Written and illustrated with unsurpassed clarity, Molecular Biology: Principles and Practice introduces fundamental concepts while exposing students to how science is done. The authors convey the sense of joy and excitement that comes from scientific discovery, highlighting the work of researchers who have shaped - and who continue to shape - the field today.
PART I: FOUNDATIONS
- Studying the Molecules of Life
- DNA: The Repository of Biological Information
- Chemical Basis of Information Molecules
- Protein Structure
- Protein Function
PART II: NUCLEIC ACID STRUCTURE & METHODS
- DNA and RNA Structure
- Studying Genes
- Genomes, Transcriptomes, and Proteomes
- Topology: Functional Deformations of DNA
- Nucleosomes, Chromatin, and Chromosome Structure
PART III: INFORMATION TRANSFER
- DNA Replication
- DNA Mutation and Repair Moment of Discovery
- Homologous Recombination
- Site-Specific Recombination and Transposition
- DNA-Dependent Synthesis of RNA
- RNA Processing
- The Genetic Code
- Protein Synthesis
PART IV: REGULATION
- Regulating the Flow of Information
- The Regulation of Gene Expression in Bacteria
- Transcriptional Regulation of Gene Expression in Eukaryotes
- Post-Transcriptional Regulation of Gene Expression in Eukaryotes
- Gene Regulation in Development
- Online Appendix: Model Organisms
MICHAEL M. COX was born in Wilmington, Delaware. After graduating from the University of Delaware, USA, in 1974, Cox went to Brandeis University to do his doctoral work with William P. Jencks, and then to Stanford in 1979 for postdoctoral study with I. Robert Lehman. He moved to the University of Wisconsin-Madison, USA in 1983, and became a full professor of biochemistry in 1992. His research focuses on recombinational DNA repair processes. In addition to the work on this text, Cox is a co-author of four editions of Lehninger Principles of Biochemistry. He has received awards for both his teaching and his research, including the 1989 Eli Lilly Award in Biological Chemistry, and two major teaching awards from the University of Wisconsin, USA, and the University of Wisconsin System. His hobbies include travel, gardening, wine collecting, and assisting in the design of laboratory buildings.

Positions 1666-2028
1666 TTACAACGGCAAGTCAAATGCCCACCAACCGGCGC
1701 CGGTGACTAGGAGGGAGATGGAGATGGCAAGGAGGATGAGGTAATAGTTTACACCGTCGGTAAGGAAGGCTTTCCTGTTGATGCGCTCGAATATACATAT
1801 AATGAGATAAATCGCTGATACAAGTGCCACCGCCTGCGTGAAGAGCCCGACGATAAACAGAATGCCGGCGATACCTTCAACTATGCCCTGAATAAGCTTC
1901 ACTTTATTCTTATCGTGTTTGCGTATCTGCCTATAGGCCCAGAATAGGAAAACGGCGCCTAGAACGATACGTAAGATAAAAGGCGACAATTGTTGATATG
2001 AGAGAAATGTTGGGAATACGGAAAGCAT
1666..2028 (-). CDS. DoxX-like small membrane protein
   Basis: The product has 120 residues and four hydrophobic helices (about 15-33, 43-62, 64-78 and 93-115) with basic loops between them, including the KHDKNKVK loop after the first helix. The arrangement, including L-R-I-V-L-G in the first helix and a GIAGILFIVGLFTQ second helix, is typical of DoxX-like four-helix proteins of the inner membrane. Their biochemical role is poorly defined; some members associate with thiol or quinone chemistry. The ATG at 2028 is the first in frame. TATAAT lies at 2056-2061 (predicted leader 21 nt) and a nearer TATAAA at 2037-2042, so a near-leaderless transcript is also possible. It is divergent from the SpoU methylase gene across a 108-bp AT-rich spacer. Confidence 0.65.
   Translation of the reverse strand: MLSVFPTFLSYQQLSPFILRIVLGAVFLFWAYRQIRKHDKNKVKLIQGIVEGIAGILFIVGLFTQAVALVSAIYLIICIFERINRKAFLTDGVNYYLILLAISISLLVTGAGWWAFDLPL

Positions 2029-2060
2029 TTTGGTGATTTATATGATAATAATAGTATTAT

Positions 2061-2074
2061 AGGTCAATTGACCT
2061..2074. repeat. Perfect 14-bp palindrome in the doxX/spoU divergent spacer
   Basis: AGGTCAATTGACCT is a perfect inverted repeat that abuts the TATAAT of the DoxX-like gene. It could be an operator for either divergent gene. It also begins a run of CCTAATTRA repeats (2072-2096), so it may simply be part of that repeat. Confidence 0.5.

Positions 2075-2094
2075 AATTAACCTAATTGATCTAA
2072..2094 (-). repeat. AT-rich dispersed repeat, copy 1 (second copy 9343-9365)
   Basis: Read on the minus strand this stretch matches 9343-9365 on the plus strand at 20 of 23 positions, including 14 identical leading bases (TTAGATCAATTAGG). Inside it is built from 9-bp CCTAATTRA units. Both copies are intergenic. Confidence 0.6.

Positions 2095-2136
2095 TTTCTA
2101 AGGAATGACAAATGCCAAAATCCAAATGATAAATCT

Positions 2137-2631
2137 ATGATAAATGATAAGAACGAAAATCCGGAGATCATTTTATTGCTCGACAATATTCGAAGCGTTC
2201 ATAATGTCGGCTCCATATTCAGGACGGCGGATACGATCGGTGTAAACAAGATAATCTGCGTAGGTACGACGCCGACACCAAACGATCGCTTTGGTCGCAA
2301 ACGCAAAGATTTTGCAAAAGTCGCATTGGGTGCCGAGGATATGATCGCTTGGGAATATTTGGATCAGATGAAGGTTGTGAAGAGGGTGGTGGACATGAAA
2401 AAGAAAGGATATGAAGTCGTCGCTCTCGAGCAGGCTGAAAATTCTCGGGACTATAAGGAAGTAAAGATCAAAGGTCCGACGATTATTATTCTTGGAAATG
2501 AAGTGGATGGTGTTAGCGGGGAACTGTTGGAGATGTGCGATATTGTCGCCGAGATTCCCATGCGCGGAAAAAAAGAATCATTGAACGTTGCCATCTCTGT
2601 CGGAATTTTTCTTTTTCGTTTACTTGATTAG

JENNIFER A. DOUDNA grew up on the Big Island of Hawaii, where she became interested in chemistry and biochemistry during her high school years. She is currently Professor of Molecular and Cell Biology and Professor of Chemistry at the University of California, Berkeley, USA, and an Investigator of the Howard Hughes Medical Institute. She received her B.A. in Biochemistry from Pomona College, USA, and her Ph.D. from Harvard University, USA, working in the laboratory of Jack Szostak, with whom she also did postdoctoral research. She next went to the University of Colorado, USA, as a Lucille P. Markey scholar and postdoctoral fellow with Thomas Cech. Doudna has also been a Donaghue Young Investigator, a Searle scholar, and a Beckman Young Investigator, and she is a former fellow of the David and Lucile Packard Foundation. She has received numerous awards for her research on RNA and RNA-protein structure and function, including the Johnson Foundation Prize for innovative research, the National Academy of Sciences Award for initiatives in research, the Alan T. Waterman Award from the National Science Foundation, and the Eli Lilly Award in Biological Chemistry from the American Chemical Society. She is a member of the Scientific Advisory Board of the David and Lucile Packard Foundation and a Trustee of Pomona College. Doudna is a member of the National Academy of Sciences and the American Academy of Arts and Sciences. She is also a Fellow of the American Association for the Advancement of Science.
MICHAEL O'DONNELL received his Ph.D. at the University of Michigan, USA, where he worked under Charles Williams Jr. on electron transfer in the flavoprotein thioredoxin reductase. He performed postdoctoral work on E. coli replication with Arthur Kornberg and then on herpes simplex virus replication with I. Robert Lehman, both in the biochemistry department at Stanford University. O'Donnell then became a member of the faculty of Weill Cornell Medical College in 1986 and an investigator at the Howard Hughes Medical Institute in 1992 before moving to The Rockefeller University, USA in 1996. O'Donnell is a member of the National Academy of Sciences.